{HOLLOW, CLEAN, DIRTY, DELETED, TRANSIENT}
        Show
        Craig L Russell added a comment - - edited I like the approach of implementing FieldState and then we could implement a JDOHelper method isLoaded which would get the FieldState and then switch case the "loaded" field states: CLEAN and DIRTY. If an implementation doesn't track individual field states, it could return the state of the object. Could you do the next level of detail on the FieldState of fields considering all of the object states? Maybe {HOLLOW, CLEAN, DIRTY, DELETED, TRANSIENT}
        Hide
        Tilmann Zäschke added a comment - - edited

        Clarification: My proposal mainly aims at three things:

        • Making the API easily extensible for additional field states in future. Using an enum would simplify adding new states and combination of states
        • Consistency based on similarity with the ObjectState enum
        • Avoiding 'null' as return value

        About the actual states:

        • I just listed some states as examples
        • I think it would make sense that if an implementation that does not support a given state separately for each field, then (such as isDIrty), then it simply returns the state of the surrounding object (such as the object's dirty flag).
        • The previous point got me thinking whether it may make sense to require that ObjectState and FieldState should be identical with respect to the available states, even if JDO would not support different states for each field in all cases. I imagine this could simplify code that accesses the fields' states, because otherwise one should ideally always query the ObjectState first.
        • If we don't implement FieldState, we should determine what is Loaded() returns in case of 'deleted' objects, 'detached' objects, 'new' objects (are they loaded or not?), and so on.
        Show
        Tilmann Zäschke added a comment - - edited Clarification: My proposal mainly aims at three things: Making the API easily extensible for additional field states in future. Using an enum would simplify adding new states and combination of states Consistency based on similarity with the ObjectState enum Avoiding 'null' as return value About the actual states: I just listed some states as examples I think it would make sense that if an implementation that does not support a given state separately for each field, then (such as isDIrty), then it simply returns the state of the surrounding object (such as the object's dirty flag). The previous point got me thinking whether it may make sense to require that ObjectState and FieldState should be identical with respect to the available states, even if JDO would not support different states for each field in all cases. I imagine this could simplify code that accesses the fields' states, because otherwise one should ideally always query the ObjectState first. If we don't implement FieldState, we should determine what is Loaded() returns in case of 'deleted' objects, 'detached' objects, 'new' objects (are they loaded or not?), and so on.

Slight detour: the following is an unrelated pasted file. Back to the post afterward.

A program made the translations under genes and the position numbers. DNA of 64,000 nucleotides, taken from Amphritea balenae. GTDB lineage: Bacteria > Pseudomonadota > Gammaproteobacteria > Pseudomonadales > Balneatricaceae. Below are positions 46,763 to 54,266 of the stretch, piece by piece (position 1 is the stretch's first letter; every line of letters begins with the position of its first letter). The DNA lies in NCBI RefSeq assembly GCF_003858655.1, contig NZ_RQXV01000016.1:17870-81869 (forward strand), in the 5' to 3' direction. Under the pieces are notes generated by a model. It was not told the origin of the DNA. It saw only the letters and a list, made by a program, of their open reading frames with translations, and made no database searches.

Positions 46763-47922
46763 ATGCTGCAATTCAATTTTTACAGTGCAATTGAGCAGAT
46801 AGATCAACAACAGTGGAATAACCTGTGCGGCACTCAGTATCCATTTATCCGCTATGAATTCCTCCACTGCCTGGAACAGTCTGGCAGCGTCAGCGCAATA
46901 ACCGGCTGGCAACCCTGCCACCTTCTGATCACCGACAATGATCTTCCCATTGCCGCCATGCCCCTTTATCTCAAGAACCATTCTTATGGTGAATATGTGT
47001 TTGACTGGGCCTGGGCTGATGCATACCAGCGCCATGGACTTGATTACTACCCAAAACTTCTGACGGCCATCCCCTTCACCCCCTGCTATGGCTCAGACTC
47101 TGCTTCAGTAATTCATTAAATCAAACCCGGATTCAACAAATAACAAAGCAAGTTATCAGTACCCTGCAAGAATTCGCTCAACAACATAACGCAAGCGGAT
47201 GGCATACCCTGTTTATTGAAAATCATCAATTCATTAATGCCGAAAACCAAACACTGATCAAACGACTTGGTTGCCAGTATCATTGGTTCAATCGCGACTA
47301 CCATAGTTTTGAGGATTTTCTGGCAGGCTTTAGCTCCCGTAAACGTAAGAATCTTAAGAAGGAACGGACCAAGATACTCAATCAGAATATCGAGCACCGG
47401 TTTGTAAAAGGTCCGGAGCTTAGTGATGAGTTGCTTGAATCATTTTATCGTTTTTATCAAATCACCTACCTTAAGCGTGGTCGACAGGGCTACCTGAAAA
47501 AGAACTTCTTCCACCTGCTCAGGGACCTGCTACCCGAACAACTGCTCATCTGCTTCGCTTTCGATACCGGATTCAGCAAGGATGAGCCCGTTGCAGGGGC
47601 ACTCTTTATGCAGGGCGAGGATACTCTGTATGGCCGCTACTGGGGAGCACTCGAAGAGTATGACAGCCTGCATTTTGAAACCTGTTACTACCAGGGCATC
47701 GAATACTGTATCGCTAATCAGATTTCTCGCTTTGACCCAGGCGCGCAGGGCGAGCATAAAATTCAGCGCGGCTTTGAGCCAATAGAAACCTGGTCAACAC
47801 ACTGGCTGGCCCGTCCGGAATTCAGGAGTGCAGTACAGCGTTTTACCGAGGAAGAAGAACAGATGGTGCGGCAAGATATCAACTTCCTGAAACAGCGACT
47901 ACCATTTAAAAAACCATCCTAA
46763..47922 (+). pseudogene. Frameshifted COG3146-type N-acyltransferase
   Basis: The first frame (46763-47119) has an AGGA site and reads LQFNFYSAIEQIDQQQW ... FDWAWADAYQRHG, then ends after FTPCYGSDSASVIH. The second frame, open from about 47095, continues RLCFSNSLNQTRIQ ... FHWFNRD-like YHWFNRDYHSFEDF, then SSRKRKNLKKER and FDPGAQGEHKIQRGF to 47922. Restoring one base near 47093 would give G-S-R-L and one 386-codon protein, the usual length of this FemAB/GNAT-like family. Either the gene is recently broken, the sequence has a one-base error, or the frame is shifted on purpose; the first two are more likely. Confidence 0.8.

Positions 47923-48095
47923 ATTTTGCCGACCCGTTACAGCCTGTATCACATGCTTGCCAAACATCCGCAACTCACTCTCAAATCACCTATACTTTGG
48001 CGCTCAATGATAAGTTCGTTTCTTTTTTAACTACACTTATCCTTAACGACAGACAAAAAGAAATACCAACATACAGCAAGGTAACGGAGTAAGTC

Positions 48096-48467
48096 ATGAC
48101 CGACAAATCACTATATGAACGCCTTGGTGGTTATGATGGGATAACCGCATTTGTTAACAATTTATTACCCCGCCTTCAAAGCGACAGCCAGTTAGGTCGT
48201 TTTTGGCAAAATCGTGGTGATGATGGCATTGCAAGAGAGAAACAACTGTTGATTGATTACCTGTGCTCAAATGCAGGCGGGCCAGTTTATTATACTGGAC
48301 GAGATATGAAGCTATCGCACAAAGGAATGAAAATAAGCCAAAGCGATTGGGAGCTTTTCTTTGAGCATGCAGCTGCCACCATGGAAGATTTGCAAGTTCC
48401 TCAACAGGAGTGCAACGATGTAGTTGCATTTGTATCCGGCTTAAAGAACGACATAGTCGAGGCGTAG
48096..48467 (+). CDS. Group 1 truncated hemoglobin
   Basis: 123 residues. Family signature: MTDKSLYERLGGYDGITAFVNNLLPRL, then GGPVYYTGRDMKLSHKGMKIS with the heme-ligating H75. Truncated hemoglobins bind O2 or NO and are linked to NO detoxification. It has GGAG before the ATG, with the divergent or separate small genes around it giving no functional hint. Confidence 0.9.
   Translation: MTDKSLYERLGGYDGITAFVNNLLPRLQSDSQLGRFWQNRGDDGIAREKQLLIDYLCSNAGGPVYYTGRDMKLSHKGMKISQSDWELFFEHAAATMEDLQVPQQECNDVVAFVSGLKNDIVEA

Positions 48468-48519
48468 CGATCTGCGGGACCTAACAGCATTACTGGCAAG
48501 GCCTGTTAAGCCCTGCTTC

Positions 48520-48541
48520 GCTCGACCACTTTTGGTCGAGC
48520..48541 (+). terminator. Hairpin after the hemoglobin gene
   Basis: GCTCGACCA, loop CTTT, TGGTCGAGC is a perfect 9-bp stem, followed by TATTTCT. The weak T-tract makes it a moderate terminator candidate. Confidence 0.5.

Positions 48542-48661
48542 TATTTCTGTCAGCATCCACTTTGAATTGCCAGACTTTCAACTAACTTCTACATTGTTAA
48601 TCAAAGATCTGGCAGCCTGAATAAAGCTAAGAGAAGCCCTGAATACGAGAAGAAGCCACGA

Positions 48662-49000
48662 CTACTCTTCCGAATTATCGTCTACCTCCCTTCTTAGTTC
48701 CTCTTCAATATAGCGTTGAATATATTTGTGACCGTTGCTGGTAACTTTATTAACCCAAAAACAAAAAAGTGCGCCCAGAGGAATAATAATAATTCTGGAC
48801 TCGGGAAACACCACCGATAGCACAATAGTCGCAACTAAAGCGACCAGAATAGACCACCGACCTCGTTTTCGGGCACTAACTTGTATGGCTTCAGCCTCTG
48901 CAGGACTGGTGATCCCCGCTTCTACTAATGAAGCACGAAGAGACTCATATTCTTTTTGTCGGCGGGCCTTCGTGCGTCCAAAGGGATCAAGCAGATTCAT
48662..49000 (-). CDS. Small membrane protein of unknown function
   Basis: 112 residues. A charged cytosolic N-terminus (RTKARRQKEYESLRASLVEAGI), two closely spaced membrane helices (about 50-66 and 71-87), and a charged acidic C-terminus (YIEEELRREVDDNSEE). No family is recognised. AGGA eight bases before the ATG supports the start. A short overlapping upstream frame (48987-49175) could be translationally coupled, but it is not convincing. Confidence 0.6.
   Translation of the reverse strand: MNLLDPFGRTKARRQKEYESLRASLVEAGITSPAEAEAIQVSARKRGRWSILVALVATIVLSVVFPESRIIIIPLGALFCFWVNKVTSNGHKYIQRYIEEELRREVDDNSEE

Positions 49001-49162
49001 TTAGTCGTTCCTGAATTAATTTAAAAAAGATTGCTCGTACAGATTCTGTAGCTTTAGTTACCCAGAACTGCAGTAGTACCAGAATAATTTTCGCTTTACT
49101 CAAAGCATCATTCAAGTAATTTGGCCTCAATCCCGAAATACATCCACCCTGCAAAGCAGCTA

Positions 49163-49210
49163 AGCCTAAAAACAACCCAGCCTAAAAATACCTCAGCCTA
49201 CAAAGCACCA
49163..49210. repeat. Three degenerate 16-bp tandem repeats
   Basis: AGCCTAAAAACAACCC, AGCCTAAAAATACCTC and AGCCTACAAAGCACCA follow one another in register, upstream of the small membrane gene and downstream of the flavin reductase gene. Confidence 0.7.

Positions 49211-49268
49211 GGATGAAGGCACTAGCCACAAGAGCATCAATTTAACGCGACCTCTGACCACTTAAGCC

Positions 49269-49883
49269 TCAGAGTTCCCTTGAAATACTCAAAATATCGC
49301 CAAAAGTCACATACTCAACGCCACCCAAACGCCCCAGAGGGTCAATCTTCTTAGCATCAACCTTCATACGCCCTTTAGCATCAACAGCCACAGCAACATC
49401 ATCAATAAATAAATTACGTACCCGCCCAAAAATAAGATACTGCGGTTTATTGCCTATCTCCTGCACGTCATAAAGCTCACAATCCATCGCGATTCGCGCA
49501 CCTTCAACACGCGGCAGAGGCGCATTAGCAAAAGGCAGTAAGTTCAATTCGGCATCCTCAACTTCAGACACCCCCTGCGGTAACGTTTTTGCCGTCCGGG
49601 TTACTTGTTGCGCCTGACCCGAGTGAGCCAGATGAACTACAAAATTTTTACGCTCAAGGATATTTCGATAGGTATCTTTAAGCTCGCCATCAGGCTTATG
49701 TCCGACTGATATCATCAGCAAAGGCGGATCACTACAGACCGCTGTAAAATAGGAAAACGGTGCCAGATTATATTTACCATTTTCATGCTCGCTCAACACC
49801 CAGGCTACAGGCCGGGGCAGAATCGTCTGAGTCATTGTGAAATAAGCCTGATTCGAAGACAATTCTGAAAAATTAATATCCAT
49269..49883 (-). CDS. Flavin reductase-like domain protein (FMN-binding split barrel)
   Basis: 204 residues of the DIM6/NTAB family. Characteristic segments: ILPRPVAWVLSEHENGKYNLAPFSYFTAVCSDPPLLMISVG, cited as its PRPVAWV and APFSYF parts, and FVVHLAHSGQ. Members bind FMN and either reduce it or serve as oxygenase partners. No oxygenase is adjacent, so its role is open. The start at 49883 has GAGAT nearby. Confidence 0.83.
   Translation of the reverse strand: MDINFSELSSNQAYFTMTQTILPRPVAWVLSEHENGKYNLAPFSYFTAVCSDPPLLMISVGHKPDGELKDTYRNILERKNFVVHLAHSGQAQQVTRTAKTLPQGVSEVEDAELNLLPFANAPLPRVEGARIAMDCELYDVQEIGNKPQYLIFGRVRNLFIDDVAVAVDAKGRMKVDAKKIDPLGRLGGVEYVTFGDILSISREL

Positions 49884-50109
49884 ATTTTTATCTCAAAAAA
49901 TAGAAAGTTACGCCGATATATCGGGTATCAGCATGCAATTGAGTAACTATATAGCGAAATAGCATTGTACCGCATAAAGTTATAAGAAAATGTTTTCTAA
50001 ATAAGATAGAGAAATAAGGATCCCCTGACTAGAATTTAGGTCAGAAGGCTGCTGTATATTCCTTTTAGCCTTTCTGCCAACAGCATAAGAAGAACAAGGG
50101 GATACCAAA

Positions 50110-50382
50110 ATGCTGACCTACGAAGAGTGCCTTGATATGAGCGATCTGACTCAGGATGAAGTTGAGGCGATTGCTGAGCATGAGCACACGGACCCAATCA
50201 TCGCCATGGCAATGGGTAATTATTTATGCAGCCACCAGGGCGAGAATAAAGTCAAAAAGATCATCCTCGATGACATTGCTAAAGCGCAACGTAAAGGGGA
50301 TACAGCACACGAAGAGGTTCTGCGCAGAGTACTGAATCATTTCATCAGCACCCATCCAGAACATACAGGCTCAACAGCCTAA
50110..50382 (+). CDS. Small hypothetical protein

Hide
        Tilmann Zäschke added a comment - - edited

        I understand that this method basically provides state interrogation for fields. Would it make sense (also building on Andy's comment) to do something like the following instead?

        FieldState getFieldState(Object pc, String field);

        enum FieldState

        { HOLLOW, CLEAN, DIRTY, NOT_SUPPORTED; }

        This could even be extended with DETACHED or similar.

        Independent of this, I'm not sure that returning Boolean/null is ideal, even if it may be consistent with other parts of JDO. I think it is a bit awkward to always have to check for (!= null) before using a return value. An API may be easier to use if 'null' is avoided as return value.

        Show
        Tilmann Zäschke added a comment - - edited I understand that this method basically provides state interrogation for fields. Would it make sense (also building on Andy's comment) to do something like the following instead? FieldState getFieldState(Object pc, String field); enum FieldState { HOLLOW, CLEAN, DIRTY, NOT_SUPPORTED; } This could even be extended with DETACHED or similar. Independent of this, I'm not sure that returning Boolean/null is ideal, even if it may be consistent with other parts of JDO. I think it is a bit awkward to always have to check for (!= null) before using a return value. An API may be easier to use if 'null' is avoided as return value.
        Michael Bouschen made changes -
        Field Original Value New Value
        Fix Version/s JDO 3.2 [ 12316653 ]
        Hide
        Andy Jefferson added a comment -

        DataNucleus already provides something related. See
        http://datanucleus.svn.sourceforge.net/viewvc/datanucleus/platform/core/trunk/src/java/org/datanucleus/jdo/NucleusJDOHelper.java?revision=9230&view=markup

        String[] NucleusJDOHelper.getDetachedObjectLoadedFields(Object obj, PersistenceManager pm);
        String[] NucleusJDOHelper.getDetachedObjectDirtyFields(Object obj, PersistenceManager pm);

        Show
        Andy Jefferson added a comment - DataNucleus already provides something related. See http://datanucleus.svn.sourceforge.net/viewvc/datanucleus/platform/core/trunk/src/java/org/datanucleus/jdo/NucleusJDOHelper.java?revision=9230&view=markup String[] NucleusJDOHelper.getDetachedObjectLoadedFields(Object obj, PersistenceManager pm); String[] NucleusJDOHelper.getDetachedObjectDirtyFields(Object obj, PersistenceManager pm);
        Matthew T. Adams created issue -

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          • Assignee:
            Unassigned
            Reporter:
            Matthew T. Adams